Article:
North Korea’s exports to Russia soared nearly 32 percent in 2014 from a year earlier, a report showed Wednesday, amid Pyongyang’s efforts to bolster ties with Moscow.

According to the report by the Korea Trade Investment Promotion Agency, North Korea’s outbound shipments to Russia reached US$10.17 million in 2014, up 31.9 percent from a year earlier.

By item, textile exports came to $4.7 million, or 46.2 percent of the total, followed by machinery with $1.6 million, musical instruments with $1.37 million and electrical equipment with $670,000.

Pyongyang also sold $250,000 worth of cars to Russia last year, 2.3 times more than the previous year, with shipments of optical devices soaring more than 60 times to $190,000.

Bilateral trade volume, however, fell 11.4 percent on-year to $92.34 million last year as Pyongyang’s imports from Russia shrank 14.9 percent to $82.17 million.

Crude imports dropped 7.9 percent on-year to $33.98 million last year, taking up the largest 41.7 percent share of the total imports.

“North Korea has been striving to strengthen economic cooperation with Moscow, though it will take time for the North to diversify its trade markets due to its heavy dependence on China in the past,” said Cho Bong-hyun, a senior research fellow at the state-run Industrial Bank of Korea (IBK) in Seoul.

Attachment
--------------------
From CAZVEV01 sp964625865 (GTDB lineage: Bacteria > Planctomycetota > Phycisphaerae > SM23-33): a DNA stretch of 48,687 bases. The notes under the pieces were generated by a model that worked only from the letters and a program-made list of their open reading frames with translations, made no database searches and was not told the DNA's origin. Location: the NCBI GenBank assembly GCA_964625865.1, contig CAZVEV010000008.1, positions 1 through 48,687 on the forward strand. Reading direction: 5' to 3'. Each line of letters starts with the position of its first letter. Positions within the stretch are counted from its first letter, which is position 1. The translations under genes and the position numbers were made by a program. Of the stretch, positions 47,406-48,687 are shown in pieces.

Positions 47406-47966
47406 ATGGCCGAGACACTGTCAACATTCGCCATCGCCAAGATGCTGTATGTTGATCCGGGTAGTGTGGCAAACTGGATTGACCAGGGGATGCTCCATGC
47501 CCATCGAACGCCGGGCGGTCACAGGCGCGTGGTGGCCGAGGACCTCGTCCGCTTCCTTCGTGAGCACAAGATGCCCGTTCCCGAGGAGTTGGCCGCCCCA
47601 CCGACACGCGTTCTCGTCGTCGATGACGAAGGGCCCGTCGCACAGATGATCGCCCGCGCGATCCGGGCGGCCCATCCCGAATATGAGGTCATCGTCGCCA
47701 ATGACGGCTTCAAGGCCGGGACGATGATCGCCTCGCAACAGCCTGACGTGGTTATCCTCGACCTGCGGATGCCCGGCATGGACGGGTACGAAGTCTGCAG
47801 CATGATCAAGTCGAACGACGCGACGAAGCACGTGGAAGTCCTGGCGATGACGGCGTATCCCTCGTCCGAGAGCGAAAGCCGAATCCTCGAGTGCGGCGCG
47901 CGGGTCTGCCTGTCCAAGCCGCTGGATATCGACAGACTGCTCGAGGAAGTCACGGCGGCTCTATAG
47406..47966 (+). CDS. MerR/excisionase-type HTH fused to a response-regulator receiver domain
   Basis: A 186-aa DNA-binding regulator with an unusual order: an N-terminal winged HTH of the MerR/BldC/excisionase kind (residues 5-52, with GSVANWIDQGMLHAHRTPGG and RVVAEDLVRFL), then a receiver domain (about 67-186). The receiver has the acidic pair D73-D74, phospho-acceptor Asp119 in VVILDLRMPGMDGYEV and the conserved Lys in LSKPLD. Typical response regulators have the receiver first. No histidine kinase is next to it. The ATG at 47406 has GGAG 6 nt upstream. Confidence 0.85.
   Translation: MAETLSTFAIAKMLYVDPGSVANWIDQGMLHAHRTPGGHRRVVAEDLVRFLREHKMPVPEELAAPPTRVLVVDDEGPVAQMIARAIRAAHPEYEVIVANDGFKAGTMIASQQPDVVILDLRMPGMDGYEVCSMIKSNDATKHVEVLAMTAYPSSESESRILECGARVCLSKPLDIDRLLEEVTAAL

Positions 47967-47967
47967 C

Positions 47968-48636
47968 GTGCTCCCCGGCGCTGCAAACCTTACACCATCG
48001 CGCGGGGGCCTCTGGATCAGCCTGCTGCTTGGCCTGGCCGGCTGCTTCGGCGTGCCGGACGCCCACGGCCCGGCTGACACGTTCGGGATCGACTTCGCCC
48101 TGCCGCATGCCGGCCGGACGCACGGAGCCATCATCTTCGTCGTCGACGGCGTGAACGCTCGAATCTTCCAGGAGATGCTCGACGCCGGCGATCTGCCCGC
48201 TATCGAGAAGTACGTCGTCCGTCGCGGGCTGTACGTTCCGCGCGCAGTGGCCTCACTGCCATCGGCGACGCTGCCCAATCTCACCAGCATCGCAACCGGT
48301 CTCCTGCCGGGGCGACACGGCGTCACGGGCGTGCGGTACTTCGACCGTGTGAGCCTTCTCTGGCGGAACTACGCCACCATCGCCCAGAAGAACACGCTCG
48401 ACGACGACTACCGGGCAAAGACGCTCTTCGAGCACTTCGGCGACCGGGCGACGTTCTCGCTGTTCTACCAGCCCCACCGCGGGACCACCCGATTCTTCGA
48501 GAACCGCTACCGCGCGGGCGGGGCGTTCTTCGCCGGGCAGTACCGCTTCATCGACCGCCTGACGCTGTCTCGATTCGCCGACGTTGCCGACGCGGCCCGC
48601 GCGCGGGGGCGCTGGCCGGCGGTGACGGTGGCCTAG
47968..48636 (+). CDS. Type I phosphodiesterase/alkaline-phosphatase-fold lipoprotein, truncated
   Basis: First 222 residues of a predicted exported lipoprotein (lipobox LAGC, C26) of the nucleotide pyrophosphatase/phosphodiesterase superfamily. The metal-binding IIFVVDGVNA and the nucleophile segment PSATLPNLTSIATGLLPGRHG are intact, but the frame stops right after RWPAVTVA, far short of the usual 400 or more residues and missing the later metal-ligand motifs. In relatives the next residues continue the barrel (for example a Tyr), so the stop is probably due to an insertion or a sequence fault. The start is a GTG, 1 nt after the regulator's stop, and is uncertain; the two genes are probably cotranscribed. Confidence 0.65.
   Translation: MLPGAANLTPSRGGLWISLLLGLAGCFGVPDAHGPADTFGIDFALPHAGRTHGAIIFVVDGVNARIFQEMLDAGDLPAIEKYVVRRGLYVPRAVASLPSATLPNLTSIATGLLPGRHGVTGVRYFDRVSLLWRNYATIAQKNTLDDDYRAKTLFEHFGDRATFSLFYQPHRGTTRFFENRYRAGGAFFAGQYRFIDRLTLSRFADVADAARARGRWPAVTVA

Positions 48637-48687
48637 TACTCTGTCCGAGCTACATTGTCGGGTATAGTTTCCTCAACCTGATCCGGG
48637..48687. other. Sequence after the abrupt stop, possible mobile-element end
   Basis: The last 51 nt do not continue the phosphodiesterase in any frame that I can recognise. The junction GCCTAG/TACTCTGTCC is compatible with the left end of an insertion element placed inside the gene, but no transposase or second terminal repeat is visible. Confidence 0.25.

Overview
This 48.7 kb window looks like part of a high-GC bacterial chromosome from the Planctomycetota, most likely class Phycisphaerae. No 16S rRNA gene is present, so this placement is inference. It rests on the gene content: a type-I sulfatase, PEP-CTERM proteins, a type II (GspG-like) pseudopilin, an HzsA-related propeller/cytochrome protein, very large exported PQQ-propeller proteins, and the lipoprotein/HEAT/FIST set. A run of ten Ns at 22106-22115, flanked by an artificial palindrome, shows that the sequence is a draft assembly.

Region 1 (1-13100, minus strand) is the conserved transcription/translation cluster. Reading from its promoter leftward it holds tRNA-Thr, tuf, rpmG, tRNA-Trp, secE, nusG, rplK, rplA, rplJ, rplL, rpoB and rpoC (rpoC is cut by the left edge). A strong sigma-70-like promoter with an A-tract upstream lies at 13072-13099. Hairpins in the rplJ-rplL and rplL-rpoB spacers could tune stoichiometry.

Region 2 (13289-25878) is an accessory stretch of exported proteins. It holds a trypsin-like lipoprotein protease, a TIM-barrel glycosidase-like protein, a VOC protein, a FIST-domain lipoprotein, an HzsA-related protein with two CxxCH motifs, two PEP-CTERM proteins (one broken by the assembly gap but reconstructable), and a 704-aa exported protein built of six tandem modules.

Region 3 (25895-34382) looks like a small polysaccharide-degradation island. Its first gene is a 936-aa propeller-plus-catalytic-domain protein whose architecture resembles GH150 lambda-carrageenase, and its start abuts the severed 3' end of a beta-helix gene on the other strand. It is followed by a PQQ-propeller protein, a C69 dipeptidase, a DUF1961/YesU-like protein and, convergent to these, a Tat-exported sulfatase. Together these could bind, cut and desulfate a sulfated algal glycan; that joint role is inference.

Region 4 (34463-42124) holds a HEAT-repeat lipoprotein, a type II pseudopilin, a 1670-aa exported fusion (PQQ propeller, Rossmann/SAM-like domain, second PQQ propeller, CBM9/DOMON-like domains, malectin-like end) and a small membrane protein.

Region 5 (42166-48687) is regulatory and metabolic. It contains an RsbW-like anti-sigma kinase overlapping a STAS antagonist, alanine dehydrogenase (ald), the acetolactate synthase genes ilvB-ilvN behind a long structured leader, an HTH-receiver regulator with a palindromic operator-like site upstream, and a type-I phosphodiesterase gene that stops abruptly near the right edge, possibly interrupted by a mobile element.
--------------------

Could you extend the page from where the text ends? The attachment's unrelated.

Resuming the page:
Last year, more than 90 percent of its exports were bound for China. Bilateral trade between North Korea and China, however, fell 2.4 percent from 2013 to $6.39 billion in 2014, marking the first annual decline since 2009, according to Seoul data.

The 2014 figure is seen as signaling that the strained political ties between the two nations, particularly after the North’s third nuclear test in February 2013, have affected their economic relations.